Presdo, the online scheduling company created by LinkedIn co-founder Eric Ly, is looking to third-party developers to liberate Presdo from the company’s own Web site into social networks, blogs and beyond.
The Mountain View, Calif. startup has released an application programming interface (API) that allows developers to integrate Presdo into other Web sites through Facebook applications, WordPress plug-ins, Google Calendar Gadgets and more. To create a little more incentive, the company is holding a contest for the best Presdo integrations, with iPhone 3Gs offered as the prizes for the three best developers. Ly says Presdo is putting together a top-notch panel to choose the winners — Ben Metcalfe of Swordfish Corp., who advises MySpace on platform issues, has just been announced as the first judge.
So why does the world need another scheduling application, anyway? We were already skeptical two years ago, when a scheduling start-up called Timebridge raised funding for a similar tool. Well, Presdo is hardly the only company to focus on usability and simplicity, but it looks like the start-up has done a good job on those fronts — just type in short text description (“Sunday afternoon in the park with George”) and Presdo automatically populates an event description. With a few clicks you can invite others, suggest and counter-suggest times, then export the results to your calendar. That description may not be knock you off your feet, but the point is to make it the process as no-hassle as possible, so that it becomes a tempting alternative to the sometimes torturous process of shooting emails back-and-forth.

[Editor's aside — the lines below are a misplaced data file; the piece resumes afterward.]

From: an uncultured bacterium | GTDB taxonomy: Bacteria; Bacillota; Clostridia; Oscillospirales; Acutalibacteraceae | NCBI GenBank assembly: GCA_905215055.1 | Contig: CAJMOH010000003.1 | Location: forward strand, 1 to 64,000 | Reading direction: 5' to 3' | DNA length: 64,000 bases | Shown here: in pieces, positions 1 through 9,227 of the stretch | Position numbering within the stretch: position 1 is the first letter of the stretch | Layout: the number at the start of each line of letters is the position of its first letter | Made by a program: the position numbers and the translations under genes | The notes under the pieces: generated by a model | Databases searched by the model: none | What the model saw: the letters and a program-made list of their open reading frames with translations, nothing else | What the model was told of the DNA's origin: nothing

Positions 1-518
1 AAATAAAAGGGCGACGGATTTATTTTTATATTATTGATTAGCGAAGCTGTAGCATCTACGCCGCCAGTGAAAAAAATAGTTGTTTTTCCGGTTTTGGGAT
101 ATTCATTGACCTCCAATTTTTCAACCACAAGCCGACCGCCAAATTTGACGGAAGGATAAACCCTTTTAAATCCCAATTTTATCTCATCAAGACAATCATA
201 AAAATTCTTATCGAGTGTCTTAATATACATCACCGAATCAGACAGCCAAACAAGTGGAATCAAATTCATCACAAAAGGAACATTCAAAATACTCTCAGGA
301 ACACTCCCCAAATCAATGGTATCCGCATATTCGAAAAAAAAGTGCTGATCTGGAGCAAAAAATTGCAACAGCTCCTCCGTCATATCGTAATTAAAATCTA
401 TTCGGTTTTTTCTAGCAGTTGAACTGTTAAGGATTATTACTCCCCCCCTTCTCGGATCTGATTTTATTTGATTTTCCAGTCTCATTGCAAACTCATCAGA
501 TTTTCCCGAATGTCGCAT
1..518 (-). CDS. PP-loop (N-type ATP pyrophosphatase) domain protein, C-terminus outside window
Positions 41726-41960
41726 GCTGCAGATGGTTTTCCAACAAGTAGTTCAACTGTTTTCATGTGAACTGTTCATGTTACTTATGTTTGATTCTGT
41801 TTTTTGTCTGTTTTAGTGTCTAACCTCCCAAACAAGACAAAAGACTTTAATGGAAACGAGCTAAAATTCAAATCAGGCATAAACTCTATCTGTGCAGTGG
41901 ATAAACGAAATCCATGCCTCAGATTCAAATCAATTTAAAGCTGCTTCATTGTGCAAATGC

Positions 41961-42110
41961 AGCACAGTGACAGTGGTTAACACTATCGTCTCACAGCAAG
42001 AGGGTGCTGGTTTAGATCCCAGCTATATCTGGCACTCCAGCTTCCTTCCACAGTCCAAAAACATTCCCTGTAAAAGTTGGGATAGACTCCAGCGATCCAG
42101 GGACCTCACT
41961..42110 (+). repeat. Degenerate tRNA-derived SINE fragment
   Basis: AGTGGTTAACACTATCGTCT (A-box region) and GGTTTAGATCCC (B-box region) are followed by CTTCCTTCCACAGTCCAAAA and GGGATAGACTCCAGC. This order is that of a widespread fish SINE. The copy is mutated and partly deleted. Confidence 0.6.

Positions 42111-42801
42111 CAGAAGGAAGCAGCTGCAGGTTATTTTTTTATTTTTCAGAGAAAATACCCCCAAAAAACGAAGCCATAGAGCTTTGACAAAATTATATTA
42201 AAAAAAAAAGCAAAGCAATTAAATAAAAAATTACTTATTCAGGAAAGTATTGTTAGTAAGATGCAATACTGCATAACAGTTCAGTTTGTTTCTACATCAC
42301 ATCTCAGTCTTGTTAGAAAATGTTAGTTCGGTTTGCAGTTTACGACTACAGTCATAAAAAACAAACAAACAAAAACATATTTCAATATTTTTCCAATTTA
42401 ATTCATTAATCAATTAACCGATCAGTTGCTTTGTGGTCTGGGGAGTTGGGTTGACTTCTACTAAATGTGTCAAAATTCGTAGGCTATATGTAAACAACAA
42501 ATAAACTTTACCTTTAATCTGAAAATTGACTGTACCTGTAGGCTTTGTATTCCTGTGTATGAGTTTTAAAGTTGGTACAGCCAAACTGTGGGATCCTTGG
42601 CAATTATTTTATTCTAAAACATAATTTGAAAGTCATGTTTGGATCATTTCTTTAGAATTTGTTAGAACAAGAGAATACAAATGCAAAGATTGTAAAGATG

Since its launch in late April, Ly says Presdo has acquired “tens of thousands” of users virally. The next step seems obvious — rather than forcing users and potential users to come to the Presdo site, the new integrations could make it possible to use Presdo on services they’re already familiar with, building on social and professional connections they’ve already made. And by holding a contest, Presdo doesn’t have to limit itself to pursuing just one or two strategies. The real test will be on July 18, when the contest ends and Presdo sees what developers actually came up with.
The application is free, although Presdo plans to charge for premium services eventually.
The company is self-funded for now, because Ly says he wants Presdo to grow before taking on investors. In addition to co-founding professional networking site LinkedIn, Ly was recently named a venture partner at Wellington Partners. (It’s a two-day-per-month advisory gig, so Ly assures me that Presdo is still his life.)